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DNA barcoding

DNA barcodes are short sequences from a standard region of the mitochondrial cytochrome c oxidase subunit 1 (CO1) gene. A simple method of obtaining a DNA barcode is described here.

What does DNA barcoding involve?


Extracting DNA from the sample specimen

In most cases, only a small amount of sample material (1–3mm 3 – about the size of a match head) is required for DNA barcoding. The way the DNA is extracted depends on the source of the sample material and how old it is.


Copying the DNA

DNA is amplified using polymerase chain reaction (PCR). This increases the number of copies. Primers are used to amplify a specific region of the CO1 DNA barcoding gene.

Get information sheet: Polymerase chain reaction

Get information sheet: The ideal barcoding gene


Checking the DNA

Gel electrophoresis is used to check the size of the copied DNA fragments and ensure there is plenty of good quality DNA.

Get information sheet: Gel electrophoresis


DNA sequencing

The DNA fragments from PCR are cleaned to remove buffer salts or protein contaminants and then sequenced. This sequence produces a DNA barcode that is specific to the sample specimen.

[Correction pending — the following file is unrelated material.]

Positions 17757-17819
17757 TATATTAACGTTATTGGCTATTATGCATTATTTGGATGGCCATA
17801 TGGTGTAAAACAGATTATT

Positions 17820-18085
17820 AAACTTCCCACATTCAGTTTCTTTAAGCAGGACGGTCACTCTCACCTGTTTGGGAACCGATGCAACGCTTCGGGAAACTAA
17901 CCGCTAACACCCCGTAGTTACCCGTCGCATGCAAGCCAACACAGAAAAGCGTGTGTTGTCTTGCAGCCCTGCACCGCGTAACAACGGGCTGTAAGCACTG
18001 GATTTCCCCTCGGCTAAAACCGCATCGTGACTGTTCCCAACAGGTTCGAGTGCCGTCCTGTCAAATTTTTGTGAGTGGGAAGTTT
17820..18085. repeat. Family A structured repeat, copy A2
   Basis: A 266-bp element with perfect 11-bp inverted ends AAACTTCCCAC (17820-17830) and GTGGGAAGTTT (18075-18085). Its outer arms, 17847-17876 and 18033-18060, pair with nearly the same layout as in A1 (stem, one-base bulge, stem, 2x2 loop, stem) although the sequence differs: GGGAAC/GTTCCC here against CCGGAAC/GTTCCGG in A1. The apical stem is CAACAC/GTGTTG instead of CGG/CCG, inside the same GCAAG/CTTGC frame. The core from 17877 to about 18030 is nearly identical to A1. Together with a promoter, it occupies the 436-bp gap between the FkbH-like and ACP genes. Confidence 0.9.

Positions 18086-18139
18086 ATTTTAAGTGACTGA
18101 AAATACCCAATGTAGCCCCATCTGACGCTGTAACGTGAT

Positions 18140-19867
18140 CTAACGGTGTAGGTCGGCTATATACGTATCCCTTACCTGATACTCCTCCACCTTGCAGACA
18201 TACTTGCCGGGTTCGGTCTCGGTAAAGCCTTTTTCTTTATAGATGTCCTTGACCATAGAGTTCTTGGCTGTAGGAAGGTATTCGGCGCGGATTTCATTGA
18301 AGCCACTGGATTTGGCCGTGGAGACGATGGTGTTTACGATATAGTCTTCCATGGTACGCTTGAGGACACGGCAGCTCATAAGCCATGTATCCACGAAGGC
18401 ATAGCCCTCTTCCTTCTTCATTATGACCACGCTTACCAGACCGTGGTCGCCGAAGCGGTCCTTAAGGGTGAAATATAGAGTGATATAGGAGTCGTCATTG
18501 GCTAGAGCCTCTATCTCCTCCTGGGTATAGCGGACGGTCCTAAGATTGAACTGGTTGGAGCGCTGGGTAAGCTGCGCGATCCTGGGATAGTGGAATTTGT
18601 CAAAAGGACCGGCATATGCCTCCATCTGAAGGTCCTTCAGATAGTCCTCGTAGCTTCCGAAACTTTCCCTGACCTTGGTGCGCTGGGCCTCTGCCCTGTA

Get information sheet: DNA sequencing


Comparing DNA barcodes

The newly sequenced DNA barcode is compared with barcodes from known species. This is done by entering the sequence into databases like GenBank, EMBL or the Barcode of Life Database (BOLD) and checking against their records.

How can we process 100,000 specimens a year?

Technology development is part of DNA barcoding projects. Major DNA barcoding facilities are now processing up to 100,000 specimens a year. These facilities rely on the latest technology in DNA sequencing, automation and data analysis to deliver rapid, cost-effective assembly of barcodes.

The International Barcode of Life Project (iBOL), which aims to analyse 5 million specimens over 5 years, is developing technology that can identify species rapidly and inexpensively. Others, like the Consortium for the Barcode of Life (CBOL), envisage developing technologies including a hand-held scanner that could assemble DNA barcodes on the spot. Such technology would make barcoding a task that could be performed by any interested person, anywhere, at any time.


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